Just days after the collapse of Third Avenue Management LLC’s junk bond fund the Focused Credit Fund (TFCVX), the company’s CEO David M. Barse is out, says the Wall Street Journal. The news comes following Barse’s announcement that redemptions to the high yield mutual fund’s investors would be frozen. The media outlet says that Barse was fired and is not allowed to reenter the building.
This week, the Massachusetts Securities Division issued a subpoena saying that it was probing the fund closure and liquidation strategy. Secretary of the Commonwealth William F. Galvin, says he wants to find out to what extent the state’s investors have been affected by this “unprecedented decision.” It was on December 9 that they were sent a letter announcing that the redemptions would be stopped and the assets that were left would be liquidated.
This is an unusual move for a mutual fund. Such funds typically have to abide by tight regulations that mandate that investors be provided liquidity daily.
The reasons for the changed policy are investor net withdrawals and heavy losses in the underlying investments. There is also speculation that the large position that the Focused Credit Fund had taken in what are known as Level 3 assets, which are securities that trade so infrequently it’s hard to know exact prices, were becoming an issue. It reportedly got to the point that Level 3 assets in the portfolios went from 15% of what was held to about 25%, which regulators typically consider too high.
The New York Times reports that the decision to prevent investors from getting their money back has caused concern among the market, which have been getting ready for the Federal Reserve’s anticipated interest rate increase. The fear is that the Focused Credit Fund’s demise is not an isolated incident, and other mutual funds holding a significant number of junk bonds, emerging market debt, and leveraged debt may find themselves in the same predicament.
Some are also worried that leveraged hedge funds may be next. Financial advisers in communication with Third Avenue have said that they were not given much of a heads up about the fund’s redemption freeze.
Bloomberg reports that at the time of the fund’s shutdown announcement, the Focused Credit Fund was holding $788.5 million in assets-a much lower figure than the $3.5 billion it held in June 2014. In the wake of the ousting of Barse, the company’s management committee will reportedly fill the void.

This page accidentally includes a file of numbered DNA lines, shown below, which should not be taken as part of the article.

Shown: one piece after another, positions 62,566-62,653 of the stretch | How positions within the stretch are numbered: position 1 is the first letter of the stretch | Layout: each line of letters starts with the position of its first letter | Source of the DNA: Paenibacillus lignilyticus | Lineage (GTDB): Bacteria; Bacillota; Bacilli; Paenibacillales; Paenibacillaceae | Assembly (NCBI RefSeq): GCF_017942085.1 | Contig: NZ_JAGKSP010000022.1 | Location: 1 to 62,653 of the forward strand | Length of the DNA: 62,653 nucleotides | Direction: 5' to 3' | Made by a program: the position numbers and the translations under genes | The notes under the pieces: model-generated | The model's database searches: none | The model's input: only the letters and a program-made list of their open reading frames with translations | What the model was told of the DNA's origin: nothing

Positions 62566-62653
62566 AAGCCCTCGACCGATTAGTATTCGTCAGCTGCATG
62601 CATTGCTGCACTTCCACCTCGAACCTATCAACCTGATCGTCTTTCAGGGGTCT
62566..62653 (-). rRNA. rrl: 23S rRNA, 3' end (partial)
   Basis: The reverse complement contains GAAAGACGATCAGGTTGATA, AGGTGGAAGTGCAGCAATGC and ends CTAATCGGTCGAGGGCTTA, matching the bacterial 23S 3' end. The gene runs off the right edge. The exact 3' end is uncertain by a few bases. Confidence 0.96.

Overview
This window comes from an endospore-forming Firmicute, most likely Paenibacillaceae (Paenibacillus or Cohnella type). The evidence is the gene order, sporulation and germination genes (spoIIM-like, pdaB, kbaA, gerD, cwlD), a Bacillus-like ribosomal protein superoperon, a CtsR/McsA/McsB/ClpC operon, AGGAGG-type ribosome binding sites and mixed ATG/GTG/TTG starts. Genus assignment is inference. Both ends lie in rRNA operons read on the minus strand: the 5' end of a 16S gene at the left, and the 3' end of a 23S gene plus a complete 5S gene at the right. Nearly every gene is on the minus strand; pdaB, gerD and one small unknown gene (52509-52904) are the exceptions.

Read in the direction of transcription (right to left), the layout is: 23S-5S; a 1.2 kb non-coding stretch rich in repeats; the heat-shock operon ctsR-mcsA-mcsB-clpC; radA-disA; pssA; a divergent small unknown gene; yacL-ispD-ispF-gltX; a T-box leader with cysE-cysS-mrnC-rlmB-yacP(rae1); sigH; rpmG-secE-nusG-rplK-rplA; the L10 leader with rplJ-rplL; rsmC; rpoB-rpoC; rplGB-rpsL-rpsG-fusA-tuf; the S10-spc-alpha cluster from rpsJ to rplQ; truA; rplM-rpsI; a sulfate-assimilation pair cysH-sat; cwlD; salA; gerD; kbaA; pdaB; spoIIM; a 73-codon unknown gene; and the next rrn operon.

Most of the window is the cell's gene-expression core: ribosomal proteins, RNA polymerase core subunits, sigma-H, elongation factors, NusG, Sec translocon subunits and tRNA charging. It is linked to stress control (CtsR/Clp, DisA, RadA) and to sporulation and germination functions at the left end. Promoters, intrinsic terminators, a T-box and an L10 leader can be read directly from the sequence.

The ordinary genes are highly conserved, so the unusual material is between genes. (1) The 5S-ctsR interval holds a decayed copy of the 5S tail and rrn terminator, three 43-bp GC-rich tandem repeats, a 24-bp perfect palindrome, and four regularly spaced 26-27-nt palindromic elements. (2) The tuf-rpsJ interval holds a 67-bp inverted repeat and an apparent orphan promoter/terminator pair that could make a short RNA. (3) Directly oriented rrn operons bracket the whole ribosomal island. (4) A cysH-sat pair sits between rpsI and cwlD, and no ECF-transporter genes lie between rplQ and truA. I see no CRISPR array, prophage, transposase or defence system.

Unfortunately, the entire junk bond market is failing once again, not unlike what happened in ’07 and ’08 leading up to the financial crisis. Also, the NY Times in its recent article named two high yield bond funds that have seen even more of an investor outflow than the focused credit fund in 2015 and are very exposed to high risk bonds with very low credit ratings. They are the:
— The Ivy Income Fund, with a CCC credit designation, and 48% of its assets in securities with a CCC rating or worse. The $6 billion fund lost $1.8 billion so far this year.
– The American Funds, with 30% of its portfolio in similar, low rated bonds. The $16.9 billion high-yield fund experienced $1.3 billion in investor redemptions in 2015.
Third Avenue maintains that by freezing redemptions it has investors’ best interests at heart. The company announced that in the next year investors would be receiving a number distributions but did not clearly stipulate when they would be made whole.
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Third Avenue Parts with CEO Barse as Fund Liquidates, WSJ Says, Bloomberg, December 13, 2015
Illiquid assets at failed Third Avenue junk fund underscore SEC concerns, Reuters, December 14, 2015